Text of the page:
Yes, most of the miners would gather in the town in the hope that their noise would attract more people to support their cause. Yet, Pieter was streetwise enough to expect the unexpected.

Pieter’s well-trained cop eyes caught on to the faces of the security men in front of him.  He could usually tell when a person was honest or not through how their cheeks moved when he spoke. If the cheek muscles moved up and down, he suspected that the person may not be totally in on the mission.

At least that is how it worked with most white people.

This was new territory for Pieter as the skin of many of the black security men was so dark that he battled to see if the cheek muscles moved as he spoke to them.

Then a tall security guard stood up and said the words that Pieter was grateful to hear – “We will help you”.

Nobody challenged the man. It was as if this was their leader and his word was final.

“There comes a time in life when one has to trust and I think that we have reached that point,” explained the security man.

“Over the years, the mines have put bread on our table and paid the school fees for many of us to be educated,” went on the man.

“Irrespective of what happens tomorrow, I think we owe some gratitude to the mine bosses.”

This was something that the miners did not understand. No, this was something that they did understand but refused to accept. Earning minimum wages around the R4500 a month mark, the miners felt that they were being taken advantage of by their rich bosses.

They unearthed the minerals and the company’s share prices continued to sky-rocket, but the miners’ salaries remained out of proportion to the bigger picture.

If Pieter had been on a different mission, his heart would have pumped custard for this man who was basically placing his heart on his sleeve.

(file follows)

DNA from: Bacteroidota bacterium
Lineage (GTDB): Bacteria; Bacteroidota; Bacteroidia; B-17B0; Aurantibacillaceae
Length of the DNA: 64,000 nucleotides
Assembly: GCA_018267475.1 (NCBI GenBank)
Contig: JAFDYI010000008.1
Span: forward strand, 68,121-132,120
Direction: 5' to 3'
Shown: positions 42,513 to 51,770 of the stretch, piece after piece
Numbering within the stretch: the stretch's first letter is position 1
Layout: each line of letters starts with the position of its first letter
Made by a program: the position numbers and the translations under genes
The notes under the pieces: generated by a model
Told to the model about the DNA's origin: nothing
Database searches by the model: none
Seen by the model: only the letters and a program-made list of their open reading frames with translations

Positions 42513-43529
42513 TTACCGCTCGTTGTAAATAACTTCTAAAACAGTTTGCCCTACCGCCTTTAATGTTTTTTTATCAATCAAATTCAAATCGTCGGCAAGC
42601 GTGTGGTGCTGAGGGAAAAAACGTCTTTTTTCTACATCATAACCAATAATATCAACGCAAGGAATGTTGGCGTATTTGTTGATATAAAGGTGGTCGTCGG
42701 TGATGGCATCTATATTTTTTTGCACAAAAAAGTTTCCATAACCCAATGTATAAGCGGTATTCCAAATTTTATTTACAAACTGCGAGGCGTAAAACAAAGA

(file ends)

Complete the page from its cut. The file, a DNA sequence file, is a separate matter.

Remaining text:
The security men were prepared to die for the cause to teach the miners a lesson. The dying part pleased Pieter as it fitted well into his bigger plan.

“If we don’t come back, let the record state that we gave it our best shot and we know that as with the miners’ families, the Loxton Mine bosses will look after our loved ones,” continued the security leader.

His words were met with applause. Then it was Pieter’s turn to sell some proverbial ice to eskimos.

“You will all come back tomorrow, and the miners will have learnt that wage issues need to be finalised around a negotiating table and not by taking the law into their own hands,” exclaimed Pieter.

The problem was that the miners had lost faith in their trade union representatives. They now felt that the only way for the mine bosses to fully understand their plight was for some damage to be done to the mine property. Perhaps then, the Loxton Mine bosses would understand just how serious the situation really was.

Pieter advised that call time for the operation would be 02h00. It would be at this point that the security men would be provided with their weapons and ammunition. However, he warned them to only open fire on two accounts.

Firstly, if their lives were being threatened and secondly if the command was given by Police Commissioner Lawrence Mathibe. The second part did not go down well with the guards, as they had no respect left for the South African Police Services.

Once all the security men had left the room, Pieter opened up a conversation with the tall security man who had spoken on behalf of the group.

“I am Pieter Erasmus,” said the Lieutenant as he shook the man’s hand.

“I am Chris Chuene,” said the guard, of slender build.

He explained to Pieter that he has been in the security industry over fifteen years of which ten of those years had been spent in protecting the Loxton Mine.

Pieter let his gut feel lead the way and immediately got a sense that Chris Chuene was a man who could be trusted. By his words, Pieter got to understand that the man knew the security industry inside and out.

More importantly, he knew the Loxton Mine precinct inside and out.

That would come in handy for Pieter.

He unveiled his master plan to Chris.

“We will use the twenty to fifty metres from the barbed wire to the main gate as a code blue zone,” began Pieter.

“Then the area from the gate to the buildings will be a code green zone. Then the area from the buildings to the back towards the shafts will be the code red zone.”

“So, we will have three sets of commands,” went on Pieter.

“Code blue is for the water cannons and rubber bullets, code green is for teargas, and code red is the call for live ammunition.”

Chris nodded.

“I can sense that you trust the cops as little as we do,” uttered the security man.

Pieter looked up from the map.

“Why do you say that?” he asked.

“I suspect you gave a different plan to the men earlier because you suspect that some may leak your colour code information to the cops,” answered Chris.